Imperial Tobacco has been an active participant in the development of potentially reduced exposure products for many years, starting with the development of New Smoking Material (NSM) in the 1970s. We intend to continue to develop products that might be regarded by government authorities as having potentially reduced risk. Although our work is commercially confidential we want to share our knowledge and expertise with governments that seek to make progress in this area.
We believe that a workable and effective regulatory framework cannot be developed without our knowledge and experience of tobacco products. As a responsible tobacco manufacturer, we consider that we share an obligation with regulators to enter this dialogue.
There is no such thing as a “fire-safe” cigarette. Cigarettes are designed to be burned, and any burning item is a potential fire hazard.
Smokers should use common sense and take care when using or disposing of their cigarettes and other smoking materials. Careless use and disposal of any burning item can cause fires.
We believe the standard tests that are used to assess the ignition potential of cigarettes are flawed.
By modifying cigarette design and composition it is possible to produce products that are capable of improved results in these flawed tests.
Some authorities have introduced regulations that require lower ignition propensity products to be made available, but it is unclear whether these reduce the risk of fires in real-life situations. Consequently, we believe that the term ‘fire safe’ is misleading.
We believe that the most effective way to reduce fires and fire deaths is through a range of measures including public education, fire protection and prevention programmes, the wider use of smoke detectors in homes, and by legislating for the use of fire retardant fabrics, furnishings and building materials.
Our scientific research and development programmes are undertaken to improve our knowledge of tobacco, our products, smoking and tobacco use, and the diseases associated with smoking.
We also monitor research in all areas relevant to a tobacco company, including mechanisms of the diseases associated with smoking. We consider requests for funding and make some limited contributions in this area. We do not seek to influence the results or the publication of such research.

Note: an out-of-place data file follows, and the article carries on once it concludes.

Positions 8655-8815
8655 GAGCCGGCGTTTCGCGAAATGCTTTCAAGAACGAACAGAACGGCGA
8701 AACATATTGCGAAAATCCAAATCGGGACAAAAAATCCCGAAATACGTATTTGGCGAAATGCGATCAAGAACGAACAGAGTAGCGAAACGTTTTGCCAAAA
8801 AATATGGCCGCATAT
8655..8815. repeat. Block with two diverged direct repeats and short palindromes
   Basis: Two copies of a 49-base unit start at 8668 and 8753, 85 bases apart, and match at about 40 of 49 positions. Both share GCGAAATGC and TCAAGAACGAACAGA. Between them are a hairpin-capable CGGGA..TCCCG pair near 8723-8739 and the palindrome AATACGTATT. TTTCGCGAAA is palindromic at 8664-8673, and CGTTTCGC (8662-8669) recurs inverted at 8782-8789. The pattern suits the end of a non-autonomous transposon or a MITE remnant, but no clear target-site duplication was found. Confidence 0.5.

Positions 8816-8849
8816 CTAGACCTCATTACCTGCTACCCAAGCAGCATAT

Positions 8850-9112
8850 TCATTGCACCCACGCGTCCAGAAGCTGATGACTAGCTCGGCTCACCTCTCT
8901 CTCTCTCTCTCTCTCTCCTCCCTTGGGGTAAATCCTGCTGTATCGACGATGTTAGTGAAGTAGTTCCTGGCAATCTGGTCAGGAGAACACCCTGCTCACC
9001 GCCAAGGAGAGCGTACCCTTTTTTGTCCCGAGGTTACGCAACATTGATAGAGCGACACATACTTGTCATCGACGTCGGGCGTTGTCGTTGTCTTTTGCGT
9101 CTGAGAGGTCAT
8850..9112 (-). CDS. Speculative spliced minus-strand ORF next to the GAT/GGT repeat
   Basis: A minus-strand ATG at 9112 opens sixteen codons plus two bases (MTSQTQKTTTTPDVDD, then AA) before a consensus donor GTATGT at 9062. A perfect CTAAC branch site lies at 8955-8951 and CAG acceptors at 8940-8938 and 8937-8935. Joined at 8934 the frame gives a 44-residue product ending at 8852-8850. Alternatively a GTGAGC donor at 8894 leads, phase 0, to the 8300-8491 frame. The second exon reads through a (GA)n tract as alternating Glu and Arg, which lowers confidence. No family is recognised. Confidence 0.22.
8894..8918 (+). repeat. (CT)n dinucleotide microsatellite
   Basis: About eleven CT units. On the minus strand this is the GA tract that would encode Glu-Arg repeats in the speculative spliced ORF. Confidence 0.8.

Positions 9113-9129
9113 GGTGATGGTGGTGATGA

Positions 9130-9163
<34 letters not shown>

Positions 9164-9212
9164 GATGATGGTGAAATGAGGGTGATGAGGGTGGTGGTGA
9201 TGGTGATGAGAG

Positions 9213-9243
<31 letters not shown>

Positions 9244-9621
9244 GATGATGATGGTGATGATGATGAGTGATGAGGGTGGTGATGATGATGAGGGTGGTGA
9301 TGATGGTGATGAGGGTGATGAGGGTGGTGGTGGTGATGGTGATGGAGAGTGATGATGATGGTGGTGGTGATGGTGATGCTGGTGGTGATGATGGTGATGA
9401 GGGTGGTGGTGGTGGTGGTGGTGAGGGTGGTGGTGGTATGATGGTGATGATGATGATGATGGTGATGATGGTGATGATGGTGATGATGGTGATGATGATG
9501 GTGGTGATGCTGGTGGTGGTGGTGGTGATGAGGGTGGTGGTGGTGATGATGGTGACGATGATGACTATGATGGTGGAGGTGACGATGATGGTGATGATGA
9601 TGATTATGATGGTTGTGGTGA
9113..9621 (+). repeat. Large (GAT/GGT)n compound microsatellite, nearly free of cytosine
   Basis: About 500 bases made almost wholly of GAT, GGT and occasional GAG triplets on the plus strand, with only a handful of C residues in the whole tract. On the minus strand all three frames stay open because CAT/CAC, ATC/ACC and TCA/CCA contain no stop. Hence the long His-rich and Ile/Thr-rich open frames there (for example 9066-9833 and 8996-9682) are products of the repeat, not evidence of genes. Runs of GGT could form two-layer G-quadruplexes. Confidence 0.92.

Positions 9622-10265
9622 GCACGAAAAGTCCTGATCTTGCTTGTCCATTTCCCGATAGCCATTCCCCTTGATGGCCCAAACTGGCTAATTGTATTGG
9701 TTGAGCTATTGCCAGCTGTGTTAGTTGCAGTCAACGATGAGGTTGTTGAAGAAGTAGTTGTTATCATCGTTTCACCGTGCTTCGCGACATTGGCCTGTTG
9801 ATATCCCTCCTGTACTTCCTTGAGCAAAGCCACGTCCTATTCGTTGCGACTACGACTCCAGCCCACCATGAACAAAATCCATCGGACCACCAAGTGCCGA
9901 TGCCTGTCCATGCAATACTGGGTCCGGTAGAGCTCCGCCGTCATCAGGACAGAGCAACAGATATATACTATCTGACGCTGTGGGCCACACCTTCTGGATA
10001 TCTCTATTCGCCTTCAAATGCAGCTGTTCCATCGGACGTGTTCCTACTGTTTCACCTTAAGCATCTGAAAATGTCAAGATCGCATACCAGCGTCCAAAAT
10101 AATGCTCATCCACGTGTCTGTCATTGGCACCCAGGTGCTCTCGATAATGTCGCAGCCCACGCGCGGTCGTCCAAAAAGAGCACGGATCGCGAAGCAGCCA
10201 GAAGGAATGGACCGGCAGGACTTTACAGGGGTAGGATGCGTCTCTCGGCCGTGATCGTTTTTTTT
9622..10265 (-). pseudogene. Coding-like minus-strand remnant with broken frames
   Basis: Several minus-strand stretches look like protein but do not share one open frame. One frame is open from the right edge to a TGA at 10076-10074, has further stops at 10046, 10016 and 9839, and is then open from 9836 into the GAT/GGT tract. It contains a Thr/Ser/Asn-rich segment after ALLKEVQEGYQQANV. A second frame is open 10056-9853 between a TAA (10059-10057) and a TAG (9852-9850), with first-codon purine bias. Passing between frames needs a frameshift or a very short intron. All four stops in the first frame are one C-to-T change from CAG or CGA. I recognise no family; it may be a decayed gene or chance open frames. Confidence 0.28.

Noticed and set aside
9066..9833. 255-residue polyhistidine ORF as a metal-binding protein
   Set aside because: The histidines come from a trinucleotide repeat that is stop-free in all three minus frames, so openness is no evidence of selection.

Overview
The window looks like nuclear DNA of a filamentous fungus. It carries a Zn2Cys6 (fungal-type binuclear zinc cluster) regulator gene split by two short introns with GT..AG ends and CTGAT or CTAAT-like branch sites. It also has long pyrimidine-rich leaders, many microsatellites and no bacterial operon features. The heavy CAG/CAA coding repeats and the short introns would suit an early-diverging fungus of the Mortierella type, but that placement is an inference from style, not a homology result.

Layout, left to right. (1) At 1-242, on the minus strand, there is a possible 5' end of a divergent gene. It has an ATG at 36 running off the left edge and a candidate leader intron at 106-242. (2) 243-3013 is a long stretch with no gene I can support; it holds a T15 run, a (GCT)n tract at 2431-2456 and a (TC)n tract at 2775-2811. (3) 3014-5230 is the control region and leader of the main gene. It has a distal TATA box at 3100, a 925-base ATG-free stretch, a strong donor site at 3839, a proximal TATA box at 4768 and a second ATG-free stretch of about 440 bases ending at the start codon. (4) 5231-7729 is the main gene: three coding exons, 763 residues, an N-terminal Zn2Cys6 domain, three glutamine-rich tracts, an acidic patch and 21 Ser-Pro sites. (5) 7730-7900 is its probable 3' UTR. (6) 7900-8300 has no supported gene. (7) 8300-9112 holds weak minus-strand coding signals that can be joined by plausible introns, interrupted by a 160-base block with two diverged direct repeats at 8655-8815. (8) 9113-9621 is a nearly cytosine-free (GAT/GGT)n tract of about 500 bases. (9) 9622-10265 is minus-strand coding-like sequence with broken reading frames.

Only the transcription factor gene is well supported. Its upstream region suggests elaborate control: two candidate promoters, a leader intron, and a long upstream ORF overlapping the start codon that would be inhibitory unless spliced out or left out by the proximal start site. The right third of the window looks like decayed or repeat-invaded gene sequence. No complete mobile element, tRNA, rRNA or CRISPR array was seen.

One of the uses we make of this knowledge is to develop potentially reduced exposure products (PREPs) that might be regarded by government authorities as having potentially reduced risk. We intend to be an active and effective participant in developments in this area. We continue to seek dialogue with governments and other relevant authorities as well as industry experts to define objective criteria and predictive tests by which these products can be judged.
Some scientific researchers refuse to accept tobacco companies’ funding. This is a matter of regret as we believe the area continues to require the attention of independent, academic science
Imperial Tobacco does not commission or conduct research involving animals, and would not undertake such research unless formally required to do so by governments or by recognised regulatory authorities.
All consumers have a responsibility to properly dispose of their litter, whether this is cigarette butts and product packaging, chewing gum, drinks’ cans, fast food containers or any other items.
We believe the best approach to tackling litter is for key stakeholders, such as the tobacco industry, government, environmental bodies, business and local communities to work together to educate and change people’s behaviour.
We support local initiatives that seek to educate consumers and change their behaviour and attitude to littering, for example:
In the UK we print the recognised ‘Tidy Man’ symbol on the packaging of all our tobacco products to remind smokers to dispose of their packs and cigarette butts properly. This is a voluntary measure which has also been adopted by other UK tobacco manufacturers. Through the UK Tobacco Manufacturers’ Association, we also maintain dialogue with the environmental charity ENCAMS (Environmental Campaigns) on encouraging the responsible disposal of smoking-related litter.
In Australia we provide funding to KESAB (Keep South Australia Beautiful), an organisation that runs a number of campaigns aimed at improving the Australian environment. KESAB’s “Please Butt It, Then Bin It” campaign involves councils, businesses and local communities in a co-ordinated approach to minimising butt litter by encouraging behavioural change and through improving the provision of signage and cigarette butt bins.